The predictive validity of a diagnosis of schizophrenia. A report from the International Study of Schizophrenia (ISoS) coordinated by the World Health Organization and the Department of Psychiatry, University of Nottingham

Peter Mason (Lead / Corresponding author), Glynn Harrison, Tim Croudace, Cristine Glazebrook, Ian Medley

    Research output: Contribution to journalArticle

    63 Citations (Scopus)

    Abstract

    Background Outcome is important in the validation of psychiatric diagnosis, as most disorders lack clinicopathological correlates. We describe the predictive validity of four definitions of schizophrenia (DSM-III-R, ICD-10, ICD-9 and CATEGO S+), in a representative cohort of patients selected during their first episode of psychosis.
    Method Each definition of schizophrenia was applied to 99 patients. Their respective ability to predict 13-year outcome (Global Assessment of Functioning scales) was assessed.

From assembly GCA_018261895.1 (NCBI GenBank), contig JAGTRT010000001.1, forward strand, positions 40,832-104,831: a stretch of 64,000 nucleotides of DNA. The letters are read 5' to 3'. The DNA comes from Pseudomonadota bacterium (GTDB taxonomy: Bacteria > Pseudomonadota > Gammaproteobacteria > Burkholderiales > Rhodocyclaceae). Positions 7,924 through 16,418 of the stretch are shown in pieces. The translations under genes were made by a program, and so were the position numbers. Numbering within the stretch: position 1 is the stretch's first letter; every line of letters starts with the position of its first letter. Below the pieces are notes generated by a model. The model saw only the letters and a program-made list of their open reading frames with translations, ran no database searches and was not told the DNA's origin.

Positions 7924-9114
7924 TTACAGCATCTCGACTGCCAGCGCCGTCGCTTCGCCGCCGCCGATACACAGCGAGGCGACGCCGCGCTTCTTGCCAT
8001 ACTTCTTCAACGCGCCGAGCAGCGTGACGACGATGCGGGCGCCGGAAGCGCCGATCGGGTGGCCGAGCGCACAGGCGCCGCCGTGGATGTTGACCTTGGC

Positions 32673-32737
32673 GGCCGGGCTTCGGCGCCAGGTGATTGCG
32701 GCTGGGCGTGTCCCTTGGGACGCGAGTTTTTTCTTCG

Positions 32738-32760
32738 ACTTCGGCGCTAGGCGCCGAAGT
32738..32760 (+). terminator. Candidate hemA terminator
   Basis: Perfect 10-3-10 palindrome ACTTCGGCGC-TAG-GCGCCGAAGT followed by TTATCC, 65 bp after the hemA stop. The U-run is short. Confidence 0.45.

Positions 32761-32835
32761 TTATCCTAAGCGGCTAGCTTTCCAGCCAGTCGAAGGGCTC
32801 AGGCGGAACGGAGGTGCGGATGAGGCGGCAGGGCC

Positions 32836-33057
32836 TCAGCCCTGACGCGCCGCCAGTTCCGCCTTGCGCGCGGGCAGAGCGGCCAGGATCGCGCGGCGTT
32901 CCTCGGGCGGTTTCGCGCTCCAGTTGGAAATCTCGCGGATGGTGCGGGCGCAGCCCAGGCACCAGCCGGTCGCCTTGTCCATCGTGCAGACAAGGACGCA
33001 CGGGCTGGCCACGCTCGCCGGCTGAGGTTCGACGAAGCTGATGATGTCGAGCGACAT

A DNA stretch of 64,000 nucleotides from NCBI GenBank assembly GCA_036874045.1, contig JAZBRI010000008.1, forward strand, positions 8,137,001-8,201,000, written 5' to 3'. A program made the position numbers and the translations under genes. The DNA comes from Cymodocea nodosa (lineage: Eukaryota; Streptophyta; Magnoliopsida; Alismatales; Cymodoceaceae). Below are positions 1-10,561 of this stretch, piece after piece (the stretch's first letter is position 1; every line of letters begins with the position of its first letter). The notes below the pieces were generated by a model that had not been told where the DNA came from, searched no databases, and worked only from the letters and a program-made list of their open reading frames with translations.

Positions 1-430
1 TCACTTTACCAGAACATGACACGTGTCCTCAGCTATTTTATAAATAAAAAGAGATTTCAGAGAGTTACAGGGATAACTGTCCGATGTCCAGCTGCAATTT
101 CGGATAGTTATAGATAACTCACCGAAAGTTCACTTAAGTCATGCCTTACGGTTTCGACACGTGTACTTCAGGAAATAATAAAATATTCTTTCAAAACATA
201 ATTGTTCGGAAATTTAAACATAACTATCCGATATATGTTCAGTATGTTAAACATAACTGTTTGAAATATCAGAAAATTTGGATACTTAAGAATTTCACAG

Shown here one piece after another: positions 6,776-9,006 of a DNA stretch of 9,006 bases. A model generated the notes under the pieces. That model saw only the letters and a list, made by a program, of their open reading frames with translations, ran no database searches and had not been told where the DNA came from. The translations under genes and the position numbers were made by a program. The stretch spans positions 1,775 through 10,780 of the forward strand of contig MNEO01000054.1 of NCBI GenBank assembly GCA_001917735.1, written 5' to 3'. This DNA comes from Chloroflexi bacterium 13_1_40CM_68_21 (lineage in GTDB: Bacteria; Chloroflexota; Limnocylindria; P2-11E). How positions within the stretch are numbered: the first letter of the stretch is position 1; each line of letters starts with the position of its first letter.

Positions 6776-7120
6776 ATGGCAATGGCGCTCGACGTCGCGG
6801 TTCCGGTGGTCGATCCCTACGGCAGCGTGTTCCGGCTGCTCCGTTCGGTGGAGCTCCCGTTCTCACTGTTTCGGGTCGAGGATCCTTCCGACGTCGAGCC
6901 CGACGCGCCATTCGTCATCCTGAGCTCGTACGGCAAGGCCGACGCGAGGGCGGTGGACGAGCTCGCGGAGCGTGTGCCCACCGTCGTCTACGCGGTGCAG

Results DSM-III-R and ICD-10 diagnoses of schizophrenia have high predictive validity for long-term outcome, and both provide relatively stable diagnoses. ICD-9 is reasonably good at predicting disability, but not symptoms, and CATEGO S+ showed no predictive validity. Adding six-month duration criteria to ICD-10, ICD-9 and CATEGO S+ improved their predictive validity, and removing the six-month duration criterion from DSM-III-R commensurately reduced predictive validity.
    Conclusions Modern diagnostic systems (DSM-III-R and ICD-10) have high predictive validity, and are superior to ICD-9. The six-month duration criterion of DSM-III-R schizophrenia accounts for its predictive validity and stability over 13 years, but restricts its use in first-episode studies. The one-month duration criterion of ICD-10 is less restrictive, without major compromises in predictive validity or stability.
    Original languageEnglish
    Pages (from-to)321-327
    Number of pages7
    JournalBritish Journal of Psychiatry
    Volume170
    Issue number4
    DOIs
    Publication statusPublished - 1 Apr 1997

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